Memento mori is an ancient tradition dating back to the early church that involves one reflecting upon their death daily. That may sound a bit morbid…but it is quite a useful practice that has been encouraged by numerous saints through the centuries. What are the benefits? By spending some time each day remembering that indeed one will die and leave this earthly (no matter how hard we try to ignore that fact), we can regain a focus on what is truly important in this life. It allows us to put into check the consumeristic culture we are entrenched in and instead focus on the eternal life we are striving for after breaking the chains of this world.
Pete Socks Remember Your Death: Memento Mori Lenten Devotional (March 9th, 2019) @  Catholic Book Bogger 

Eating Peaches by Marina Olson
First Post:  5/16 Last Post: December 31, 2018
Author at aleteia .and mtncatholic.com

It’s hard not to ask ourselves: what does it really mean to say God became Man?
The problem with asking that question is that, as the holiest, most intelligent, and most contemplative of the saints know far too well, after we have said all we might possibly say on the subject, the Incarnation has far too much of reality about it for us to even begin to comprehend what God did when the Logos united a human nature to His Divine Person.
Marina Olson Advent and the Incarnation When Words Fail (December 6, 2018) Eating Peaches @ Patheos Catholic

Embodied Faith by Colleen C. Mitchell
First Post: 6/18 Last Post: (June 30, 2018)
Embodied Faith/ Books
Author @ catholicmom

We are incarnate beings living inside bodies in a world with other incarnate beings living inside bodies called into existence by a God who chose to live inside a body then established a community for us to live in that he called His Body. I am part of a church that feeds me with the Body of my Savior and calls me to feed the hungry in my midst.
From everything I can see, my God and my Church are telling me that faith is a tangible existence lived inside the flesh and experienced corporally and corporately. We live and breathe and have our being inside our bodies. We form one Body with our fellow humans. And we worship as a body of believers. If my faith is to be strong enough to bring the Kingdom of heaven down to meet us where we are, I’ve got to build up the bones of that body with spiritual strength and put muscle to that body with active work.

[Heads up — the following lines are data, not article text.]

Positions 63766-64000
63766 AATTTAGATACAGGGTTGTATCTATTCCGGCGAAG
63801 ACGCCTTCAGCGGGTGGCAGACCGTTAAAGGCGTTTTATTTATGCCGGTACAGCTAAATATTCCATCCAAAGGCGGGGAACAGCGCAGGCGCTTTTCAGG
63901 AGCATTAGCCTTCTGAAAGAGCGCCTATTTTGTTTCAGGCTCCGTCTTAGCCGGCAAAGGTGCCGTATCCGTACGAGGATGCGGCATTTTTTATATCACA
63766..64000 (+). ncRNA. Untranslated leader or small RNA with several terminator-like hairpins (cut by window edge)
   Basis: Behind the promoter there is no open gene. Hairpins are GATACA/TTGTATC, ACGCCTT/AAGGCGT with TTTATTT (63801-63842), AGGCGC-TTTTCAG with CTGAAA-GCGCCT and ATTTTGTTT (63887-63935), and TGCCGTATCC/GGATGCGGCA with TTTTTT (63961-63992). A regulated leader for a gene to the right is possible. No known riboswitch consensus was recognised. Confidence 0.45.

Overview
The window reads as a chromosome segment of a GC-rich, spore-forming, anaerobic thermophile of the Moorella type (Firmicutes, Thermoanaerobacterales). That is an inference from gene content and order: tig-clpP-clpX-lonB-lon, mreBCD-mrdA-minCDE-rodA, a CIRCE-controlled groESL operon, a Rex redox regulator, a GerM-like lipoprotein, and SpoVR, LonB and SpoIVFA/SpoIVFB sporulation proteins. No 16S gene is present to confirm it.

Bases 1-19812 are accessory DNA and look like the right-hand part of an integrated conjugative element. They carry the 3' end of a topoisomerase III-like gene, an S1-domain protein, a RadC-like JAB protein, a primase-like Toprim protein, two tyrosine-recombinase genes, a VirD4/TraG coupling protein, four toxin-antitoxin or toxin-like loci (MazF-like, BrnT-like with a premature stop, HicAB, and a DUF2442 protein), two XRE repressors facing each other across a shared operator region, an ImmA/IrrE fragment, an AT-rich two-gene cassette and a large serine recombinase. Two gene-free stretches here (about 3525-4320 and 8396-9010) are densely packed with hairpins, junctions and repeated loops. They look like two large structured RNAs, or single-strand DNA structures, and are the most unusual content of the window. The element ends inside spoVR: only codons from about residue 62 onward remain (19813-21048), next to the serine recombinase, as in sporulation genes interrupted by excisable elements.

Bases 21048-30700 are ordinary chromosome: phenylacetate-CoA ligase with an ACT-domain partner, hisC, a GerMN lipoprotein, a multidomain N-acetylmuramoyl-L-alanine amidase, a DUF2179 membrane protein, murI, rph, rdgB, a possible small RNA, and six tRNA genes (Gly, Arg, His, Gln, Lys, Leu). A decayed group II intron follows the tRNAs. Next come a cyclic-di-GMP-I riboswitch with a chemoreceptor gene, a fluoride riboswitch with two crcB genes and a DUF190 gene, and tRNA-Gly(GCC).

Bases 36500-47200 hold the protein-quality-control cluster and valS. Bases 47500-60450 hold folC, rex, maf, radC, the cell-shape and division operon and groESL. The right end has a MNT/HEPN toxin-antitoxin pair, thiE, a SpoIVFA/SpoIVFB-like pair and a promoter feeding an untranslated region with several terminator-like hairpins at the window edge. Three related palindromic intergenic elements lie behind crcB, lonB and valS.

Colleen C. Mitchell So This Is the Place Where I Say the Things (June 17, 2018) Embodied Faith @ Patheos Catholic

European Communion by Cameron Doody
First Post: 10/17 Last Post: September 24, 2018

On the one hand, the option of (re-) evangelization supposes, according to the CCEE, “find[ing] the paths for the voice of the Lord Jesus to return to the ears of European men and women in culture and society”. What makes it necessary? That “the Gospel of Jesus is the perennial source of European history, of its humanist civilization, democracy, human rights and responsibilities. And therefore the most secure guarantee!”
Cameron Doody Evangelization or Service? The Vocation of the Church in Europe (October 12, 2017) European Communion @ Patheos Catholic

Franciscan activist by Patrick Carolan
First Post: 9/17 Last Post: January 5, 2018
Writer @ National Catholic Reporter

Isn’t it time to break out of the endless loop of “Express outrage, offer prayers, do nothing, repeat”? The message of Jesus is a message of love and peace, not fear, hatred and war. The marginalized, the poor, the refugees, all of us are the Body of Christ. Will we welcome the Body or reject the Christ. If we truly believe the message of Jesus than everything must change.